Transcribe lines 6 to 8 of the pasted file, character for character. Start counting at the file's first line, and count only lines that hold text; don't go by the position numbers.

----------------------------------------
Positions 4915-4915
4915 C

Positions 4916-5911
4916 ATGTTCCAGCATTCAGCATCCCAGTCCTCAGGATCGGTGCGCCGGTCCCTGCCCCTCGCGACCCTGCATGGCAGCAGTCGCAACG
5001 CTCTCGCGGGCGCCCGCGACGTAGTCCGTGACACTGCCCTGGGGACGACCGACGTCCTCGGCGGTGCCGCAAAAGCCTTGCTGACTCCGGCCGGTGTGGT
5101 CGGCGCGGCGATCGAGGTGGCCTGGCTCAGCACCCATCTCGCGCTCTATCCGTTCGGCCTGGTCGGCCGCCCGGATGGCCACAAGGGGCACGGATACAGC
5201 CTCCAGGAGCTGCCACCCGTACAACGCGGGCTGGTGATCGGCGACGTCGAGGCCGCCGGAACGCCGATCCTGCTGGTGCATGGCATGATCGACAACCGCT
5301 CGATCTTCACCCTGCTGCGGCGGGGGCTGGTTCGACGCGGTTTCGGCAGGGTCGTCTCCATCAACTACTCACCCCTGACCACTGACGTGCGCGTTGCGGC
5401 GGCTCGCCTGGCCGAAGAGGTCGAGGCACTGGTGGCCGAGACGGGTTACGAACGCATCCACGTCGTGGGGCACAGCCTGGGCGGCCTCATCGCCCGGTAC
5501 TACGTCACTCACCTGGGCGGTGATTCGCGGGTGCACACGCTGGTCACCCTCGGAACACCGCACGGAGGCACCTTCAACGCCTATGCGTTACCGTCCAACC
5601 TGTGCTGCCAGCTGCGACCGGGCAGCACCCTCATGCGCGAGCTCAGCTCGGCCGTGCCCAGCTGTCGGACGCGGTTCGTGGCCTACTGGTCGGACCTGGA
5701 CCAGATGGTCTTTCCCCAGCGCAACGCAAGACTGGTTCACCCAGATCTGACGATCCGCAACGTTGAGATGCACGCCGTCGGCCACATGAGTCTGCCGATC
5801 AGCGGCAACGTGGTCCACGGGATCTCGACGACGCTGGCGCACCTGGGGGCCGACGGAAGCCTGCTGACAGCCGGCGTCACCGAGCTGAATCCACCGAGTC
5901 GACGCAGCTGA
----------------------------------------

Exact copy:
5101 CGGCGCGGCGATCGAGGTGGCCTGGCTCAGCACCCATCTCGCGCTCTATCCGTTCGGCCTGGTCGGCCGCCCGGATGGCCACAAGGGGCACGGATACAGC
5201 CTCCAGGAGCTGCCACCCGTACAACGCGGGCTGGTGATCGGCGACGTCGAGGCCGCCGGAACGCCGATCCTGCTGGTGCATGGCATGATCGACAACCGCT
5301 CGATCTTCACCCTGCTGCGGCGGGGGCTGGTTCGACGCGGTTTCGGCAGGGTCGTCTCCATCAACTACTCACCCCTGACCACTGACGTGCGCGTTGCGGC